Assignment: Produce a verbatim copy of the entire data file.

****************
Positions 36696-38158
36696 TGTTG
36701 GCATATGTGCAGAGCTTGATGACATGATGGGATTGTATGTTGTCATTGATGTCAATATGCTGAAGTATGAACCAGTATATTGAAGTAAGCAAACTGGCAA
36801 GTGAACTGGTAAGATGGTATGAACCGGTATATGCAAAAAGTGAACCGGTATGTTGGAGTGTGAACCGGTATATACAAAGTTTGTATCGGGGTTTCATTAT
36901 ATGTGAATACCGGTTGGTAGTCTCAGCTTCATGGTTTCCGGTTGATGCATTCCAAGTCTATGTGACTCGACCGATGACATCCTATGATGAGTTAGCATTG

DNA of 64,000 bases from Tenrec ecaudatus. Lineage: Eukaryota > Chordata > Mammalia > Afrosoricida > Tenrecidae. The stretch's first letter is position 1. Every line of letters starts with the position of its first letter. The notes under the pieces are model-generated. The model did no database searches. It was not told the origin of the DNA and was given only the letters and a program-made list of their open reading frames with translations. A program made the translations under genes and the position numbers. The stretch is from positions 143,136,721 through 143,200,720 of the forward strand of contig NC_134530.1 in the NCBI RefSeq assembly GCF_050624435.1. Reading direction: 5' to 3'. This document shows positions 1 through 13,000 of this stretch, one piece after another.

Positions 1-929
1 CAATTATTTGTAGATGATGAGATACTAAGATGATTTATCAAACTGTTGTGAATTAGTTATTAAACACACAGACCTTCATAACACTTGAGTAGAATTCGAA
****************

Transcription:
Positions 36696-38158
36696 TGTTG
36701 GCATATGTGCAGAGCTTGATGACATGATGGGATTGTATGTTGTCATTGATGTCAATATGCTGAAGTATGAACCAGTATATTGAAGTAAGCAAACTGGCAA
36801 GTGAACTGGTAAGATGGTATGAACCGGTATATGCAAAAAGTGAACCGGTATGTTGGAGTGTGAACCGGTATATACAAAGTTTGTATCGGGGTTTCATTAT
36901 ATGTGAATACCGGTTGGTAGTCTCAGCTTCATGGTTTCCGGTTGATGCATTCCAAGTCTATGTGACTCGACCGATGACATCCTATGATGAGTTAGCATTG

DNA of 64,000 bases from Tenrec ecaudatus. Lineage: Eukaryota > Chordata > Mammalia > Afrosoricida > Tenrecidae. The stretch's first letter is position 1. Every line of letters starts with the position of its first letter. The notes under the pieces are model-generated. The model did no database searches. It was not told the origin of the DNA and was given only the letters and a program-made list of their open reading frames with translations. A program made the translations under genes and the position numbers. The stretch is from positions 143,136,721 through 143,200,720 of the forward strand of contig NC_134530.1 in the NCBI RefSeq assembly GCF_050624435.1. Reading direction: 5' to 3'. This document shows positions 1 through 13,000 of this stretch, one piece after another.

Positions 1-929
1 CAATTATTTGTAGATGATGAGATACTAAGATGATTTATCAAACTGTTGTGAATTAGTTATTAAACACACAGACCTTCATAACACTTGAGTAGAATTCGAA